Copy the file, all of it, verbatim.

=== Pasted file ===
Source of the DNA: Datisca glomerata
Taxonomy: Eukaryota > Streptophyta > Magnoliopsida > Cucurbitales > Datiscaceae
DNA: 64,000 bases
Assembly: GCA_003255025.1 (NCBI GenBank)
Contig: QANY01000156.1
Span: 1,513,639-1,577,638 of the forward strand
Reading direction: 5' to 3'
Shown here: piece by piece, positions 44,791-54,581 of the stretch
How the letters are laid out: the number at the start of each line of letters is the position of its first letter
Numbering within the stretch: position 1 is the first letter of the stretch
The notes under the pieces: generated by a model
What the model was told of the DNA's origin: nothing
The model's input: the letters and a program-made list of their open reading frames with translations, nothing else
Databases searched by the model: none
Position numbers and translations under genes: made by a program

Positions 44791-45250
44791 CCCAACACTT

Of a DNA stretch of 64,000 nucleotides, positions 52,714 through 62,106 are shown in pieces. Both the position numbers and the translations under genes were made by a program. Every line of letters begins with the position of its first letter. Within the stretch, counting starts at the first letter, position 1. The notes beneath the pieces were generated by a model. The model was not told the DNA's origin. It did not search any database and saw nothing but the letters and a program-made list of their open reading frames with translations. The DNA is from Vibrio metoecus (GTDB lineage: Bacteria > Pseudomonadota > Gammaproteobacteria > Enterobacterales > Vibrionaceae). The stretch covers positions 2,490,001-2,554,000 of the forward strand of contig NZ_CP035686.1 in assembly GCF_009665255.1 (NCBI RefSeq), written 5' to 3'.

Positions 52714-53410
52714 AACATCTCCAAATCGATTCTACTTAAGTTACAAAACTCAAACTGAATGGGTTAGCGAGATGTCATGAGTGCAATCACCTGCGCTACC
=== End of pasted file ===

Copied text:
Source of the DNA: Datisca glomerata
Taxonomy: Eukaryota > Streptophyta > Magnoliopsida > Cucurbitales > Datiscaceae
DNA: 64,000 bases
Assembly: GCA_003255025.1 (NCBI GenBank)
Contig: QANY01000156.1
Span: 1,513,639-1,577,638 of the forward strand
Reading direction: 5' to 3'
Shown here: piece by piece, positions 44,791-54,581 of the stretch
How the letters are laid out: the number at the start of each line of letters is the position of its first letter
Numbering within the stretch: position 1 is the first letter of the stretch
The notes under the pieces: generated by a model
What the model was told of the DNA's origin: nothing
The model's input: the letters and a program-made list of their open reading frames with translations, nothing else
Databases searched by the model: none
Position numbers and translations under genes: made by a program

Positions 44791-45250
44791 CCCAACACTT

Of a DNA stretch of 64,000 nucleotides, positions 52,714 through 62,106 are shown in pieces. Both the position numbers and the translations under genes were made by a program. Every line of letters begins with the position of its first letter. Within the stretch, counting starts at the first letter, position 1. The notes beneath the pieces were generated by a model. The model was not told the DNA's origin. It did not search any database and saw nothing but the letters and a program-made list of their open reading frames with translations. The DNA is from Vibrio metoecus (GTDB lineage: Bacteria > Pseudomonadota > Gammaproteobacteria > Enterobacterales > Vibrionaceae). The stretch covers positions 2,490,001-2,554,000 of the forward strand of contig NZ_CP035686.1 in assembly GCF_009665255.1 (NCBI RefSeq), written 5' to 3'.

Positions 52714-53410
52714 AACATCTCCAAATCGATTCTACTTAAGTTACAAAACTCAAACTGAATGGGTTAGCGAGATGTCATGAGTGCAATCACCTGCGCTACC